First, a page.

COLLEGE STATION, Texas -- AJ McCarron won more than the scoreboard battle at Texas A&M on Saturday. He won the television battle.
No, Alabama's third-year starter and two-time national champion didn't score a knockout against his quarterbacking friend and alter ego, reigning Heisman Trophy winner Johnny Manziel. Statistically and aesthetically, "Johnny Football" came away from Alabama's 49-42 victory still "Johnny Football."
Manziel made it two years in a row, performing at a must-see level against college football's top team. His 562 total yards and five touchdown passes only confirmed the "wow" factor seen by a record day-game television audience.
Because of Manziel, the Alabama rout that could have been wasn't.
But because of Manziel's two interceptions, the Texas A&M victory that could have been wasn't, and that's the line that separated McCarron and Manziel as they led their teams up and down a striped playground.
McCarron's 334 yards passing and four touchdown passes, sans the mistakes that lose football games, only confirmed McCarron's perception upgrade.
On the day when CBS deployed "Johnny Cam," McCarron made a national audience see him as more than his "game manager" label. To more than just the Alabama base and discerning college football fans, he morphed into a game winner.
There was no explaining it away with a bad Texas A&M defense, not on a day when Manziel once again made Alabama's defense look bad.
There's no asterisk for running back T.J. Yeldon's 149 yards rushing and touchdown. McCarron didn't have to do it all, but Yeldon's fumble when Alabama had a chance to avert a dramatic finish forced McCarron to win the game.
And that's saying nothing about the Manziel-like conduct penalty that prompted Yeldon's official apology this week.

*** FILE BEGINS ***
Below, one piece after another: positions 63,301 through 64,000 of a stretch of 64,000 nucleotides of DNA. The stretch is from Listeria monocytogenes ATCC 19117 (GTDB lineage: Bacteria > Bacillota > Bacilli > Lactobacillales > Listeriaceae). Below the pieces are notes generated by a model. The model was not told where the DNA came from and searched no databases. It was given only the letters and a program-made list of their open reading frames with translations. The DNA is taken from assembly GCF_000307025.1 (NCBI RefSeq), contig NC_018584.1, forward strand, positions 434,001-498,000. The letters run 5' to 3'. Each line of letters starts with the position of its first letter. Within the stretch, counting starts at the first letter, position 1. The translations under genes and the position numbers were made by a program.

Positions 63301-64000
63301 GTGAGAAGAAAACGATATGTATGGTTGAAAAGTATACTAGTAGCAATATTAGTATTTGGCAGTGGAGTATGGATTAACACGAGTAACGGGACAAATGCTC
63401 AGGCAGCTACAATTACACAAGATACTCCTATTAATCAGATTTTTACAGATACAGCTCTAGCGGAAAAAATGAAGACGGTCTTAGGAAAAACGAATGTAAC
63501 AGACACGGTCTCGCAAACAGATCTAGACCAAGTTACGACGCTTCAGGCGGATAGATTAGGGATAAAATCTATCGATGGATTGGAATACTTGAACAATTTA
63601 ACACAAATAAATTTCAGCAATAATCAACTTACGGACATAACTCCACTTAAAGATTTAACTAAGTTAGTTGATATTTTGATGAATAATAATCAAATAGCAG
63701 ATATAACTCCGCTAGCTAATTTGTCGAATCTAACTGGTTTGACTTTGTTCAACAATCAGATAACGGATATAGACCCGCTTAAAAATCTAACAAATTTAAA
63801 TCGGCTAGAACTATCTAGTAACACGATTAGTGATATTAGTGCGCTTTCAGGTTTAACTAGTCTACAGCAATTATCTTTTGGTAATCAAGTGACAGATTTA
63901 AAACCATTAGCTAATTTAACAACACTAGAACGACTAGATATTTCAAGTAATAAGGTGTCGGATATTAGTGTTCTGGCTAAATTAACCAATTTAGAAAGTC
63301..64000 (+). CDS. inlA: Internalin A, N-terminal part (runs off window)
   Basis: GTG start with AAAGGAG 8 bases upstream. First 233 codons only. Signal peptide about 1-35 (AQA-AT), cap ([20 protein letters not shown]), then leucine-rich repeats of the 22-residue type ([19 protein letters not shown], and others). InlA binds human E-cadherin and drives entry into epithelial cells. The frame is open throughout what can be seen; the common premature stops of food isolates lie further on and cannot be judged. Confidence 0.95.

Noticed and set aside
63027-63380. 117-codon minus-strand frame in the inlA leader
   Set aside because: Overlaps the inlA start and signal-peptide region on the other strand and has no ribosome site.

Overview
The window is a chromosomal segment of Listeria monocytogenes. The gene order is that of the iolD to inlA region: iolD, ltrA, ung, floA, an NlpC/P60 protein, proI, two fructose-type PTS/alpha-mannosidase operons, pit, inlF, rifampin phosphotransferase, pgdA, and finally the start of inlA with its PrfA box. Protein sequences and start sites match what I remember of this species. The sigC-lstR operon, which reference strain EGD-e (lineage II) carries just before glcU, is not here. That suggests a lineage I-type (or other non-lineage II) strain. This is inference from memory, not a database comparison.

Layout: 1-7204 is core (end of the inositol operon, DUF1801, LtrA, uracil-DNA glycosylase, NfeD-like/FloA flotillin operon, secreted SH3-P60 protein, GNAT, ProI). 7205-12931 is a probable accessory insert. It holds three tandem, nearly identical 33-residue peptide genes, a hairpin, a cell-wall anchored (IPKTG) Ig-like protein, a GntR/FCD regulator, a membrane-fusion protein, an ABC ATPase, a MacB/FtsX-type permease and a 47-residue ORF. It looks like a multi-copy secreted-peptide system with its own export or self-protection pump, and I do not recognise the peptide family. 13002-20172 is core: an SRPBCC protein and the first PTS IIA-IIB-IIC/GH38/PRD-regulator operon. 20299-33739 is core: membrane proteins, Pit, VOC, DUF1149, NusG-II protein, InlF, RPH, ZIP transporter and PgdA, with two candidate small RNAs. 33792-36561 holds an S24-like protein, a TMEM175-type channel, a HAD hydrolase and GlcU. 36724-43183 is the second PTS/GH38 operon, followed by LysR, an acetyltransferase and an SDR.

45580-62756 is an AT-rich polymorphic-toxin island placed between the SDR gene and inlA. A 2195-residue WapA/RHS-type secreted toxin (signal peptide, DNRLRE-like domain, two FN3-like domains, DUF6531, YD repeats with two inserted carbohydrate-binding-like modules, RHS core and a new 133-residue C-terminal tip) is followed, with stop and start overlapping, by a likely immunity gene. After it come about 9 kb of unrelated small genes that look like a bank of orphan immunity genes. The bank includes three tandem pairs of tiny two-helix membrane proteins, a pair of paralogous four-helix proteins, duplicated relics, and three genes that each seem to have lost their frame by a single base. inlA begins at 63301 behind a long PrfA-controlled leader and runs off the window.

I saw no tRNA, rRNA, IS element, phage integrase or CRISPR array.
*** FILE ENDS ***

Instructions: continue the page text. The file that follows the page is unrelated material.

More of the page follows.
Less than a year after McCarron threw the decisive interception, he called and threw the decisive touchdown pass.
Less than a year after Manziel all but clinched his Heisman with an eye-opening performance in Tuscaloosa, McCarron won an eye-opening scoring match in College Station.
McCarron once again shared the "Johnny Football" field with Manziel and won the "Johnny Football" game.
A massive television audience saw it, and opened eyes often open minds.
Maybe it wasn't just Alabama's defenses, offensive lines and running backs that won Alabama's two national titles on McCarron's watch. He just might have had something to do with it.
Even if he was just the ball handler on two great Alabama teams, he's grown into more. He just might make a lesser team better, and two games this season have raised questions about top-ranked Alabama's offensive line and secondary.
Yet there's still a better-than-average chance that McCarron will punch Alabama's ticket to the final Bowl Championship Series title game. He could very well end up one victory away from that third ring, and what are Heisman voters to think in the final 36-or-so hours before the voting deadline?
Thanks to his performance at Texas A&M, it's hard to still think of McCarron as a game manager. He managed to upgrade to a game winner.
Sports columnist Joe Medley: 256-235-3576, firstname.lastname@example.org. On Twitter@jmedley_star.